Here Is A Quick Tip List On Letters For The HELP! Desk:
Please confine yourself to only one question per letter. Both postal letters and e-mails are fine, although we prefer e-mail as the most efficient form of communication. Send your e-mail queries to email@example.com with Help in the subject header and your return e-mail address at the end of your message. Although we make every effort, we cannot promise to answer every HELP! letter.
When sending a response or suggestion that refers to a published letter please include the month and page of the original question.
All postal letters to HELP! must be accompanied by a stamped, self-addressed envelope to be considered for reply. We will respond to e-mail queries with an e-mail.
Old Lens/Digital Camera
Q. I recently acquired an old Kenko Fish-Eye 180 lens, similar to this one (a link to eBay was provided). I am a very amateur photographer, still very much in the learning process, and have a Canon EOS Rebel XSi D-SLR. Is there any way this lens could fit onto my camera? I have been looking at step-up rings and ring adapters, but some of those say they are only for filters.
A. The eBay link you provided did not indicate what mount your Kenko fisheye lens has, but I would guess that it’s an old 42mm Universal screwmount. Several firms offer adapters for older screwmount lenses to newer D-SLR system camera mounts. Even if you can locate the proper mount for your Canon EOS Rebel XSi you will find trying to use any such older film camera lens with a D-SLR will be tedious. Metering would have to be done by stopping down the lens, which also dims the image visible on the D-SLR’s viewing screen. The camera would have to be set and used in Manual mode. You might be able to use it, but you will slow up your picture taking greatly. Adorama offers a Canon FD Lens to EOS Body Adapter. They offer mounts for other older lenses, too. I believe B&H also offers this type of mount, but you will have to know what lens mount your Kenko lens has first.
Q. I would like to use a Canon EF 100-400mm f/4.5-5.6L lens with a Canon EF 1.4X Extender on my Canon EOS 5D Mark II. However, the AF function does not work. The compatibility table of the Canon EF 1.4X Extender shows, however, that this combination is OK and the AF function ought to work. Also, reading various comments on the topic, it appears that some users of the extender had the same problem, but not all of them. Could you please advise?
A. I sent your question about your inability to get your Canon AF to work to my contact at Canon. Here’s what he replied: “Canon’s EF Extenders are physically compatible with the EF 100-400mm f/4.5-5.6L IS USM lens, and they support autoexposure with any EOS camera when used with that lens. However, most EOS cameras, including the 5D Mark II, require a maximum aperture of f/5.6 or larger for AF. The maximum aperture of the EF 100-400mm lens becomes f/8 when used with the EF 1.4X Extender, so that combination is not compatible for AF with the 5D Mark II. For reference purposes, the only EOS cameras that support AF at a maximum aperture of f/8 are the EOS-1 series, including all 1D and 1Ds models.” The fact that this tele-extender results in a smaller effective aperture, which is not adequate for your particular camera, is the problem. It seems that you will have to resort to using manual focus when using this particular extender/tele-zoom lens combination with your Canon 5D Mark II D-SLR.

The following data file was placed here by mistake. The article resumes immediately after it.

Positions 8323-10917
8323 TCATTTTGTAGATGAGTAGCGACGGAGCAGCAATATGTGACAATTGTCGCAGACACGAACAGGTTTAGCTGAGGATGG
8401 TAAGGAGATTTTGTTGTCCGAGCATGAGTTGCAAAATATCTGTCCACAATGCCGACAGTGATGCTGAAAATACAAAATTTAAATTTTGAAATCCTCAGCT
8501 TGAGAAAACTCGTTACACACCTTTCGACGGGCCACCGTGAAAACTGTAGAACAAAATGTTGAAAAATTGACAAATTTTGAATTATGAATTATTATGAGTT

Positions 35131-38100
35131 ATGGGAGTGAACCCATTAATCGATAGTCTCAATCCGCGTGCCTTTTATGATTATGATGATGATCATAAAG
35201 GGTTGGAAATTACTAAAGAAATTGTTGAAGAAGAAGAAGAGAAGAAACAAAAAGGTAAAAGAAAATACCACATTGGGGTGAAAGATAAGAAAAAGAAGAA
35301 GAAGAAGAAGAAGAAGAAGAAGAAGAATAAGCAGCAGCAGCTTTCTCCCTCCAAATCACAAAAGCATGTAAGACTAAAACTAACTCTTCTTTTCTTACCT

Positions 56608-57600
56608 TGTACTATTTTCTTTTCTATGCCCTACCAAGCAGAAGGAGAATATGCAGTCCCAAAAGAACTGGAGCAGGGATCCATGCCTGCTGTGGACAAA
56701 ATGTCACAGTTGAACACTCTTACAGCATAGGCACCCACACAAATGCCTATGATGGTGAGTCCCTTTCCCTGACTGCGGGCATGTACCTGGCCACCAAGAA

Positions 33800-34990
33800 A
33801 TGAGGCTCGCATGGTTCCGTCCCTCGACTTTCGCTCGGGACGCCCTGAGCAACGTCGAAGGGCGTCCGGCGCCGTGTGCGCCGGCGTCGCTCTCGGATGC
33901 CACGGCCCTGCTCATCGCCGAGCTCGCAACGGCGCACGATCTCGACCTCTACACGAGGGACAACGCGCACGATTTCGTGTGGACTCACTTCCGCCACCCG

Q. I am having difficulty in finding a film processor that will handle 35mm film that has been shot in panoramic mode. As an example, I have an old Vivitar PZ3052 Panorama camera. I would like to be able to shoot film and have the prints from it made in 3.5x11.5” prints (or 4x12”). I have asked quite a few of the processors that advertise in Shutterbug with only negative results.
A. I haven’t had any panoramic prints made for several years, so I contacted a friend at Information Central of PMA (Photo Marketing Association), an organization to which many dealers and labs belong. He sent an e-mail inquiry and got responses from six labs scattered around the US and Canada that can assist you in making panoramic prints from 35mm negatives. I’m sure any of these labs can provide the printing you seek. You might want to check with each lab to determine their print pricing and shipping costs prior to actually sending your panoramic negatives for printing.
“While 4x12 is a standard size, we can go up to 12x36 if you’d like,” responded Technical Operations Manager Peter Wilson of The Camera Shop (25 7th Ave. S., St. Cloud, MN 56301; 800-793-0112; www.thecamerashop.com).
Other labs of interest include Fairbanks Photo (1096 Post Rd., Darien, CT 06820; 203-655-0404; www.fairbanksphoto.com);
Livingston Camera, David Guida (37 S. Livingston Ave., Livingston, NJ 07039; 973-992-8383; www.njcamera.com);
New Hope Photo, Ted Nichols (358 West Bridge St., New Hope, PA 18938; 215-862-9333; www.newhopephoto.com);
Concord Camera, Michael St. Germain (29 North Main St., Concord, NH 03301; 800-427-5891; www.concordcamera.com);
Pridham’s Studio in New Glasgow, Nova Scotia, Canada, Tom Mooney; (902-752-4282; www.pridhamsstudio.com).
- Check Out These Spectacular Images Captured by a Pilot From the Cockpit of a Boeing 747 Cargo Plane
- Get Ready for Fall, Photographers. Here Are 5 Photo Tips for Autumn.
- Watch Us Test the Canon EOS-1D X Mark II DSLR in Bali, Indonesia in This Video Review
- Our Top 7 Camera Straps and Photo Harnesses For Carrying Your Gear Safely in Style
- Watch This Stunning 4K Timelapse That Shows Off the Beautiful Snohetta Viewpoint in Norway